Are you Lee Kantar?

Claim your profile

Publications (3)5.06 Total impact

  • Source
    [Show abstract] [Hide abstract]
    ABSTRACT: Abstract Moose sera were collected from harvested animals during the 2010 hunting season in Maine. Of the 145 serum samples screened by plaque reduction neutralization test (PRNT), 16 (11%) had antibodies to eastern equine encephalitis virus (EEEV). Positive samples were collected from Aroostook County (n=13), Somerset County (n=2), and Piscataquis County (n=1) in northern and central Maine. Preliminary mosquito surveillance revealed the presence of enzootic and bridge vectors mosquitoes, including Culiseta (Climacura) melanura (Coquillett), Aedes (Aedimorphus) vexans (Meigen), and Coquillettidia (Coquillettidia) perturbans (Walker). Select mosquito species were tested by RT-PCR for the presence of EEEV. None were positive. This is the first report of EEEV in moose from Maine.
    Vector borne and zoonotic diseases (Larchmont, N.Y.) 12/2013; DOI:10.1089/vbz.2012.1172 · 2.53 Impact Factor
  • Rod Cumberland, Lee Kantar
    [Show abstract] [Hide abstract]
    ABSTRACT: Management goals and objectives for moose (Alces alces) in Maine are centered on providing hunting and wildlife viewing opportunity. Robust population estimates of moose are critical to assure that harvest rates are appropriate and biologically sustainable while also addressing values of other user groups. The Maine Department of Inland Fisheries and Wildlife most recently used the relationship between moose sightings by deer hunters and moose abundance to produce density indices within Wildlife Management Districts (WMD). Due to the marked decline of deer hunters in much of northern Maine that invalidates use of this technique, we tested a double-count aerial survey method to estimate moose abundance in 9 northern WMDs. Density estimates ranged from 0.4–4.0 moose/ km2, sightability was high (>70%) for all size moose groups (1–≥3 moose), and moose were well distributed across the landscape in early winter. The density estimates tracked closely with trends in moose sighting rate by moose hunters, harvest level, and hunter success rate in the survey area, and were consistent with jurisdictions in eastern Canada that also have low levels of predation and a preponderance of younger-aged forests. The double-count aerial survey is considered the preferred method to estimate population density, whereas hunter sighting indices would be most useful to track temporal population changes within a WMD.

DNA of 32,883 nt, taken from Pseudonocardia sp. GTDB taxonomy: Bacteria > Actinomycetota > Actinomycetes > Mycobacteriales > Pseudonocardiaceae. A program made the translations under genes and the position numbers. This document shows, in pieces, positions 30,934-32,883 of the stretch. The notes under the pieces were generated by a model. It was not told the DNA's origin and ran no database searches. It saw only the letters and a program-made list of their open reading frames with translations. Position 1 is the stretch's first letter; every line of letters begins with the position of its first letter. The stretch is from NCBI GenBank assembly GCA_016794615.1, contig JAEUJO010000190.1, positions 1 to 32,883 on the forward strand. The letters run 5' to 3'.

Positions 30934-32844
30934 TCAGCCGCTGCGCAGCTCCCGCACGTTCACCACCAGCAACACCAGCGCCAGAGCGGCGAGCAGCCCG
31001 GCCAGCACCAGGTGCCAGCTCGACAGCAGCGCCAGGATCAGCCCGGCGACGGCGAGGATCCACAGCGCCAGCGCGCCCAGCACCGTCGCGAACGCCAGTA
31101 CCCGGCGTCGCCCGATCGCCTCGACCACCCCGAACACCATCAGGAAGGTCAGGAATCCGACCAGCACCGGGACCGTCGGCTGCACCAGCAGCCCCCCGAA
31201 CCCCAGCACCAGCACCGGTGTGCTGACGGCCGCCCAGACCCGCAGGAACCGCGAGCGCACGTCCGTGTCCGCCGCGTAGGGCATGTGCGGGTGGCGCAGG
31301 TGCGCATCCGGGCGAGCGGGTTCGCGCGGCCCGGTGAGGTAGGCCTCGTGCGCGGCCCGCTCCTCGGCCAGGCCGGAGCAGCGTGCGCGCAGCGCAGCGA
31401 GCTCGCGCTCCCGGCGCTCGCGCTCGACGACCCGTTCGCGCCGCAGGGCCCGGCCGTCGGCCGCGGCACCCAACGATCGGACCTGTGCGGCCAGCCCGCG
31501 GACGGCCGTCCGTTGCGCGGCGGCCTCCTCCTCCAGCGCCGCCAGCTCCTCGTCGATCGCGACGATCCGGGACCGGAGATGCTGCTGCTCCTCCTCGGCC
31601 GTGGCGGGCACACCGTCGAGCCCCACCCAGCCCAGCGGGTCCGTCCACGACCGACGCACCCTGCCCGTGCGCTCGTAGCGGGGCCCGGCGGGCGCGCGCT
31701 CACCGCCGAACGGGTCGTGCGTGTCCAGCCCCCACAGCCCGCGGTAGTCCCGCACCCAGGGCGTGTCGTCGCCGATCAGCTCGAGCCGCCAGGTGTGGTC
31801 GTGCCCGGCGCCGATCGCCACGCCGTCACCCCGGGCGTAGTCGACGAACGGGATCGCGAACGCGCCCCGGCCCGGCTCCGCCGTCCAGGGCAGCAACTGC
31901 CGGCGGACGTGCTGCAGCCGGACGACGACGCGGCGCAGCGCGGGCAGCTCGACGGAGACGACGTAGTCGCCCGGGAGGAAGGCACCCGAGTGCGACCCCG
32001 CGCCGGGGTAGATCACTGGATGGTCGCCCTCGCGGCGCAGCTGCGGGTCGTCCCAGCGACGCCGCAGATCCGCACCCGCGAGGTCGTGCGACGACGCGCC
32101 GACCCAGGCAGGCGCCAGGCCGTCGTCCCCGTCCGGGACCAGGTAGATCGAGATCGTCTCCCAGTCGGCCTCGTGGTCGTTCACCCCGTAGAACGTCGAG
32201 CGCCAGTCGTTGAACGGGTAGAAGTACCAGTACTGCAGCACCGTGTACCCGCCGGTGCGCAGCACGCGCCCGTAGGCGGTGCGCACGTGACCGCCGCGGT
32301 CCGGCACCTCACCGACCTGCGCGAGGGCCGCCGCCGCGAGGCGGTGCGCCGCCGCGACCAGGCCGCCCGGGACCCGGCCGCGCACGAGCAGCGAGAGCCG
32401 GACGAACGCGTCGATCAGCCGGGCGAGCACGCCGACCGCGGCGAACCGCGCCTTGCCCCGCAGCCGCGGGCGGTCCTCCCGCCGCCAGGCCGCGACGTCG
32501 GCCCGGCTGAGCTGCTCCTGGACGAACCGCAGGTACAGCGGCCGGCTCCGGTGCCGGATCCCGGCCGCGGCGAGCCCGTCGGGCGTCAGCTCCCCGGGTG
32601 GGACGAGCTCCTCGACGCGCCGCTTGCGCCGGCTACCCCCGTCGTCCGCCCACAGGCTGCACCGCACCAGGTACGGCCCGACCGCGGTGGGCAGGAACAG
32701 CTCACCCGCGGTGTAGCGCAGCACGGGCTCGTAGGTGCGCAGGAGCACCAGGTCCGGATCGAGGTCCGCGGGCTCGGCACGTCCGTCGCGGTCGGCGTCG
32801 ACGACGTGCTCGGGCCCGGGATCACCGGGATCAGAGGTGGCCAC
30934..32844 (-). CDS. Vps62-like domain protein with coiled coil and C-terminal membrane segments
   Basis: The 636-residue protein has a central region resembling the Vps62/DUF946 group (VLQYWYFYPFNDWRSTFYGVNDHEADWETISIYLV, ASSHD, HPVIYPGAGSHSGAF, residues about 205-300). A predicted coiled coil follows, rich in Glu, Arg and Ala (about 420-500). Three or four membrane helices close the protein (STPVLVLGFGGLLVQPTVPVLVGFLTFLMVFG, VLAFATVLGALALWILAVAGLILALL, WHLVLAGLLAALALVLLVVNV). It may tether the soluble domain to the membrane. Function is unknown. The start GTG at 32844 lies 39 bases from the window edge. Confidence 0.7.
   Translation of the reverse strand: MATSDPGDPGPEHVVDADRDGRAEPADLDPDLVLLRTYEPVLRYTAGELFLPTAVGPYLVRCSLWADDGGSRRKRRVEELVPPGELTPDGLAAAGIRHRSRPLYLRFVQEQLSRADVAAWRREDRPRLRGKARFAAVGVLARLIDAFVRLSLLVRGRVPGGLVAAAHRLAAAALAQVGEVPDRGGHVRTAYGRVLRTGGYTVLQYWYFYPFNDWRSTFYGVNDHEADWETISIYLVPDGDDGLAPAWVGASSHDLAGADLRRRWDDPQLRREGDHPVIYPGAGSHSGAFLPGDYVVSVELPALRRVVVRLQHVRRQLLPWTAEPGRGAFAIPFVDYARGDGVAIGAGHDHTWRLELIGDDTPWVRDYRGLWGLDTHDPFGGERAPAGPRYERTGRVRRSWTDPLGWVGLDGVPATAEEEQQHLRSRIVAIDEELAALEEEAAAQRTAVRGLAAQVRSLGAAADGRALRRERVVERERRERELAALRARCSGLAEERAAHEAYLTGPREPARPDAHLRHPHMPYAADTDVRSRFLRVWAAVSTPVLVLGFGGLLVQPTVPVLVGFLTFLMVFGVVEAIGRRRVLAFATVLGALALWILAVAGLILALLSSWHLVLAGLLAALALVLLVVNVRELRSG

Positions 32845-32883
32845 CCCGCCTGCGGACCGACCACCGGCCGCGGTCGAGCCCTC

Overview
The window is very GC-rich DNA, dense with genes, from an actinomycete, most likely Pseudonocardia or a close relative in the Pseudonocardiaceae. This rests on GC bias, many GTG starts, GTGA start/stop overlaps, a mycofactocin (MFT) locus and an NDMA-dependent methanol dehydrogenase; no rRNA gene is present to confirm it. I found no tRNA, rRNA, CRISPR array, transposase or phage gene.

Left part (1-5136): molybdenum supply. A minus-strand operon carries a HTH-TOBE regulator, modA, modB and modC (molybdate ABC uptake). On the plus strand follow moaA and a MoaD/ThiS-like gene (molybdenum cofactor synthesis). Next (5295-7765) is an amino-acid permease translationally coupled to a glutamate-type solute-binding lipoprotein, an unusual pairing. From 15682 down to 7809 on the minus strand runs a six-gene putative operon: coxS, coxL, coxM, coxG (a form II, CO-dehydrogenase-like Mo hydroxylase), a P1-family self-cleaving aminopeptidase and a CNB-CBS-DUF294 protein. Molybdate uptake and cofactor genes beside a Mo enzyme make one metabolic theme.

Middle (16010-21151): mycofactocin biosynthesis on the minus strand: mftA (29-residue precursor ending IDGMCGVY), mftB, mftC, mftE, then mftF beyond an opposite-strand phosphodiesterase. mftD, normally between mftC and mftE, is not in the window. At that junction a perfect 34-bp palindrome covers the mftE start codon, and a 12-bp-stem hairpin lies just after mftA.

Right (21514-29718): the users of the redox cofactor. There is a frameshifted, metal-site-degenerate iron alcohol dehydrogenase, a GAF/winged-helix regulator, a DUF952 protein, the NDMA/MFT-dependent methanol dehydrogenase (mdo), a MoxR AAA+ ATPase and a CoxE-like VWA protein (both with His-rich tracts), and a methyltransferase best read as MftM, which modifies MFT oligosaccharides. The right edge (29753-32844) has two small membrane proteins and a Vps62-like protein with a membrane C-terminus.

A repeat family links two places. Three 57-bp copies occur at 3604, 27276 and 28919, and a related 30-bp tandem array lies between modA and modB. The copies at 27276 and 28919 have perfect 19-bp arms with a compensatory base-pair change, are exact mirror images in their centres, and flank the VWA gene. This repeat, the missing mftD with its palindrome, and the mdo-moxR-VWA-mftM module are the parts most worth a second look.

• [Show abstract] [Hide abstract]
    ABSTRACT: Serum from 226 free-ranging white-tailed deer (Odocoileus virginianus) was screened for Eastern Equine Encephalitis Virus (EEEV) antibodies using plaque reduction neutralization tests. EEEV antibodies were detected in 7.1% of samples. This is the first time EEEV antibodies have been detected in O. virginianus populations in the state of Maine (ME). The highest percentage of EEEV positive sera was in Somerset County (19%) in central ME, and this is the first time that EEEV activity has been detected in that County. EEEV RNA was not detected in any of the 150 harvested deer brain samples submitted to the ME Department of Inland Fisheries and Wildlife as a part of screening for Chronic Wasting Disease. This suggests that screening deer brains is not an efficient method to detect EEEV activity. For each serum sample tested, the geographic location in which the deer was harvested was recorded. Significant spatial clustering of antibody-positive sera samples was not detected. Relative to seronegative deer, seropositive deer were slightly more likely to be harvested in nonforested areas compared with forested areas. Results indicate that screening of free-ranging deer sera can be a useful tool for detecting EEEV activity in ME and other parts of North America.
    Vector borne and zoonotic diseases (Larchmont, N.Y.) 07/2011; 11(10):1403-9. DOI:10.1089/vbz.2011.0643 · 2.53 Impact Factor